Becoming Who God Created You To Be

Are you living your purpose? When I ask this question, your mind immediately goes to your work, or your dreams, but does it go to your soul? Is who you are right now, the person God has called you to be? Your purpose is so much more than a job title, or a dream being fulfilled, it also incorporates the person God has called you to be. It is so important that we are constantly growing and molding ourselves to look more like Jesus, it is necessary when fulfilling our purpose. Society puts a lot of pressure on us no matter what age we are, to figure out what we want to do, and to execute that. We carry this pressure on us, so we make our list of accomplishments and achievements, and we neglect our souls. 

I didn’t really understand this in my first year of college. I struggled a lot with the idea of my purpose. I thought that my purpose was tied to my future job, or school choice, or even future spouse. These things all contribute to our purpose, but we are neglecting our souls when we are so fixated on the outside circumstances, and goals. This isn’t who we are. Who we are cannot be summed up in a job, or even a relationship with another person. Who we are in founded in our relationship with Jesus and we have to make sure that we are constantly pursuing Jesus above everything else. 

We have to examine the state of our souls, and make sure that who we are lines up with who God wants us to be. I think we can get overwhelmingly stuck on a job, or relationship, or even education and we can forget about the part of us that no one else sees and that is our soul. I am reading a book called “How’s Your Soul?” by Judah Smith (I highly recommend checking it out) and it talks about the importance of our souls and how our purpose is tied to them. It also talks about what our souls require in order for them to be healthy, here’s a quote directly from the book. Judah says,  “We have a guide to healthy souls. And as we intentionally and regularly follow God’s plan, our souls will be free to thrive.” We know that God desires the best for us, and that includes our souls. He wants us to be fully rooted in Him. I find that when we are constantly molding ourselves to be more like Jesus, and our souls are becoming firmly anchored in Him, our desires, and even “our purpose” changes. Our desires begin to be shaped by what God wants for us, than what we had previously wanted for ourselves.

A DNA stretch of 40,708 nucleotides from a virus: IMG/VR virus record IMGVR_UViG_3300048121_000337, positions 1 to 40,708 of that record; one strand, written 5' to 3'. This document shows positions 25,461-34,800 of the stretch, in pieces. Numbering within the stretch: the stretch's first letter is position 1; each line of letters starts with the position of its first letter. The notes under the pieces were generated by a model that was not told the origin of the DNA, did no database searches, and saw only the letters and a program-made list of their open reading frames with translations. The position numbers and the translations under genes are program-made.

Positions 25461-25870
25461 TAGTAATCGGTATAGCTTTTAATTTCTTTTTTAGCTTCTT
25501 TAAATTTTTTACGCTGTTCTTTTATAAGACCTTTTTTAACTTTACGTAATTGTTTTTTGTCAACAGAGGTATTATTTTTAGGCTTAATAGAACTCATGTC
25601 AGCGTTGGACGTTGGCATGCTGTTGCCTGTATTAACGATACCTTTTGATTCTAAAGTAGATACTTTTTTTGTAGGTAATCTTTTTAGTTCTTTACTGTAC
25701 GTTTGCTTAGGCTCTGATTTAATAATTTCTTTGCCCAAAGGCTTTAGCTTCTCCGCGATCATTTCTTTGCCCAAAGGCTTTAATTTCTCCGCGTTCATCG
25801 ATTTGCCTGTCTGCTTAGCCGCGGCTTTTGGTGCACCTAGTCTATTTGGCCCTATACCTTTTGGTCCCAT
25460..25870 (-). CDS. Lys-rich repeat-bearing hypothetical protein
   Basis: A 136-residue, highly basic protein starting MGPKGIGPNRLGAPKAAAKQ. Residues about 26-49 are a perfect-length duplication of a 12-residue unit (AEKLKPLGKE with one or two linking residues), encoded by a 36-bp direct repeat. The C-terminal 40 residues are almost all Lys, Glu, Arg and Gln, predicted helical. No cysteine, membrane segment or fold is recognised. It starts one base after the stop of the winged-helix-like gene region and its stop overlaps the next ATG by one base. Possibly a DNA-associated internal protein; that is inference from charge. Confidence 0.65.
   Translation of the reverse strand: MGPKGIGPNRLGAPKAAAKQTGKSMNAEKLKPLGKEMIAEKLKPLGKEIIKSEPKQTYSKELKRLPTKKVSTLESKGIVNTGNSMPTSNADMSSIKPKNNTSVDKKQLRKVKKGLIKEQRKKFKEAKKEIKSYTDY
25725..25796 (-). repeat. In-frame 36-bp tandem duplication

How do we examine our souls? First, I would encourage you to take a break from your school work, your job, and even your family. Take some time for yourself and Jesus and just ask the real question, “How is my soul?”  Allow time for God to really reveal some things to you, and jot those things down. Take a look at your life and check what it is your are honestly anchored in. I have done this many times in my life and I have found that my anchor was in things other than Jesus, and that is why my heart, and mind were in the state that they were. God had a purpose for my life, but I couldn’t see it because I was so fixated on my relationships with other people. When I realized my anchor was not in Jesus, it was the beginning to fixing my problem. When you don’t have the right anchor, your soul cannot withstand the circumstances of life. There is a reason why the bible speaks about the soul so many times, because Jesus knows how important it is for our inside to be fulfilling God’s purpose, by reflecting who Jesus is, and being fully anchored in Him. Your purpose isn’t just what you were called to do, but WHO you were called to be. Growth is necessary in fulfilling God’s purpose for your life. 

Job 33:29-30 “This is the way God works. Over and over again He pulls our souls back from certain destruction so we’ll see the light—and live in the light! “

Psalm 37:37-38The Message (MSG) 37-38 Keep your eye on the healthy soul, scrutinize the straight life; There’s a future in strenuous wholeness. But the willful will soon be discarded; insolent souls are on a dead-end street.

The Message (MSG)

Copyright © 1993, 1994, 1995, 1996, 2000, 2001, 2002 by Eugene H. Peterson